You could even go up to the high school where there's a wonderful rain garden and students there are are monitoring that with the help of a science teacher.

MAYOR: Well, that's great.

MARY WESTERVELT: So there are all these wonderful gardens even out at the transfer station. There's one.

MAYOR Is that right? I wasn't aware of that one. I'm aware of all of the ones that you mentioned except for that one. And is it not the case, that at one point the pollinators group did have a plan to be able to walk no less than you know a mile without encountering a pollinators garden or something of that nature?

MARY WESTERVELT: Well, I'm thinking of two things. One is Carole Collins, whose [title] you'll have to help me with her title. 

MAYOR: Energy and sustainability director for the City of Greenfield.

MARY WESTERVELT: Right. Yes, and I remember when we had a meeting. I think it was last March. She said her dream is that you could walk no more than 10 minutes in any direction and you'd be in green space, where you could sit down and admire it.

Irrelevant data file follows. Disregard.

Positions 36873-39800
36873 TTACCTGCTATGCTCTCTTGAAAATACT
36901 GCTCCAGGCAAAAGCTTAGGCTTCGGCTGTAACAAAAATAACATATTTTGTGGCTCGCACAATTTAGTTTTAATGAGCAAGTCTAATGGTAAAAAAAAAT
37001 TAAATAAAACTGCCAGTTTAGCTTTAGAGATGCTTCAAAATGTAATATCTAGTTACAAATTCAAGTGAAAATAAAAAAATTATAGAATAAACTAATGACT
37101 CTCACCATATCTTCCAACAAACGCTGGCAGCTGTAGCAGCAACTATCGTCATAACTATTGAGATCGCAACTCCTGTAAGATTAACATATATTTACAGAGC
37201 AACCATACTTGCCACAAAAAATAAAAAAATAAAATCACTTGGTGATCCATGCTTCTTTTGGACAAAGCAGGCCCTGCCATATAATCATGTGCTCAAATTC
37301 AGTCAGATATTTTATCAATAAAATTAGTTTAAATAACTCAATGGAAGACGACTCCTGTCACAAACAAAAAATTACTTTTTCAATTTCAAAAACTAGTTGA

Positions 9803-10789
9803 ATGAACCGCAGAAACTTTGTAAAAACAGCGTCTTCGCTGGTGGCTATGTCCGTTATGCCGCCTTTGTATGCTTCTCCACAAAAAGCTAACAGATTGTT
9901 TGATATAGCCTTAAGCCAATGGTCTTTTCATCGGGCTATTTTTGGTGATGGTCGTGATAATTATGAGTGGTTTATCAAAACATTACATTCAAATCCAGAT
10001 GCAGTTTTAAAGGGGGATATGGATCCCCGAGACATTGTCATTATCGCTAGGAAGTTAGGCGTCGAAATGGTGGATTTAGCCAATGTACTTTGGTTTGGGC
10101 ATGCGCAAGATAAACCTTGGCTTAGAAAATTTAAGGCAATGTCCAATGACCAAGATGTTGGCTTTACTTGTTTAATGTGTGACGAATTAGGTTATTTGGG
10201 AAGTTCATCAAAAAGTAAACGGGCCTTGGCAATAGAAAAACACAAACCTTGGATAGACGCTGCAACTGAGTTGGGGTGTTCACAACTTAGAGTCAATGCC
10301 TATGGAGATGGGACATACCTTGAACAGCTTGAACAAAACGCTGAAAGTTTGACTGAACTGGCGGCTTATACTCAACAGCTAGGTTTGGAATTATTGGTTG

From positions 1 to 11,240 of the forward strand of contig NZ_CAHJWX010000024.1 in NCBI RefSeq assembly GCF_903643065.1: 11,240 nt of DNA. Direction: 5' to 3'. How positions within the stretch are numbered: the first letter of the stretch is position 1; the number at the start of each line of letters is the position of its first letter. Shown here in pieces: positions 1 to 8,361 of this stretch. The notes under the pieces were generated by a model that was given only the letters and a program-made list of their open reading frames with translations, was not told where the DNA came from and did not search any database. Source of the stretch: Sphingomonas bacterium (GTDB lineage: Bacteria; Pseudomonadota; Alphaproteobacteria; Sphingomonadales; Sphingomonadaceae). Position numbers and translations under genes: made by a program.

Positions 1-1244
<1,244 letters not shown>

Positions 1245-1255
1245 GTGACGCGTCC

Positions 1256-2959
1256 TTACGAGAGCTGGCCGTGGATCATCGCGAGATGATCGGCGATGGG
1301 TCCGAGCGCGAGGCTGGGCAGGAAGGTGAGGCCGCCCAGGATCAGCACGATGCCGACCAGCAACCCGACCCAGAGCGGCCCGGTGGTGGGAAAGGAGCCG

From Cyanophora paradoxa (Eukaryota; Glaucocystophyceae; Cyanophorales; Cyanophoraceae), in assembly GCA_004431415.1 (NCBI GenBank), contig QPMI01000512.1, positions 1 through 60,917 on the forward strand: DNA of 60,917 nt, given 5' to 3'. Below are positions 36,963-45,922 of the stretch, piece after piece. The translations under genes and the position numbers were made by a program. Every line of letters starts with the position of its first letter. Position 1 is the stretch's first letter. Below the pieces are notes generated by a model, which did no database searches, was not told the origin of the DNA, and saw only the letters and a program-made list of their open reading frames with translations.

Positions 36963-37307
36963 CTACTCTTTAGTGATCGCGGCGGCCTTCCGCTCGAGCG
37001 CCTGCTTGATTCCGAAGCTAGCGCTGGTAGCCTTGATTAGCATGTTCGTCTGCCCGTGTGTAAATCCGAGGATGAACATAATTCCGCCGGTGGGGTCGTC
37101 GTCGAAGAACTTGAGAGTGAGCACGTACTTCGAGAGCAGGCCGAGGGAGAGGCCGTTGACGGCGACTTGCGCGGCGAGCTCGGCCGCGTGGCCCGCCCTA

MAYOR: Then that's probably where I got that notion. 

MARY WESTERVELT: Yeah. Well, there's that. But then there's also the plan put out by FRCOG the Franklin Community...

MAYOR: Regional Council of Governments.

MARY WESTERVELT: Thank you. Yes, which is basically to try to put through a pollinator corridor that would extend across Massachusetts, but in Franklin County, they're working with various communities and Greenfield happens to be one of them. And the idea is to connect up these gardens with open space maybe a long Green River. 

MAYOR: Ah, okay.

MARY WESTERVELT: And encourage people to plant in their own yards to include pollinator plants and native trees and leaves on the ground and things like that, that are all part of the picture for supporting pollinators.

MAYOR: Ah. That's great. I think in my email is maybe a new proposal from you folks. I know it came from Dorothea, to look at a space on Deerfield Street that and previously been in use by the group of people... I can't think of their name either, but they had chickens there.

MARY WESTERVELT: They had chickens there.

MAYOR: Yeah.

MARY WESTERVELT: I'm thinking of it as the Washington Avenue spot.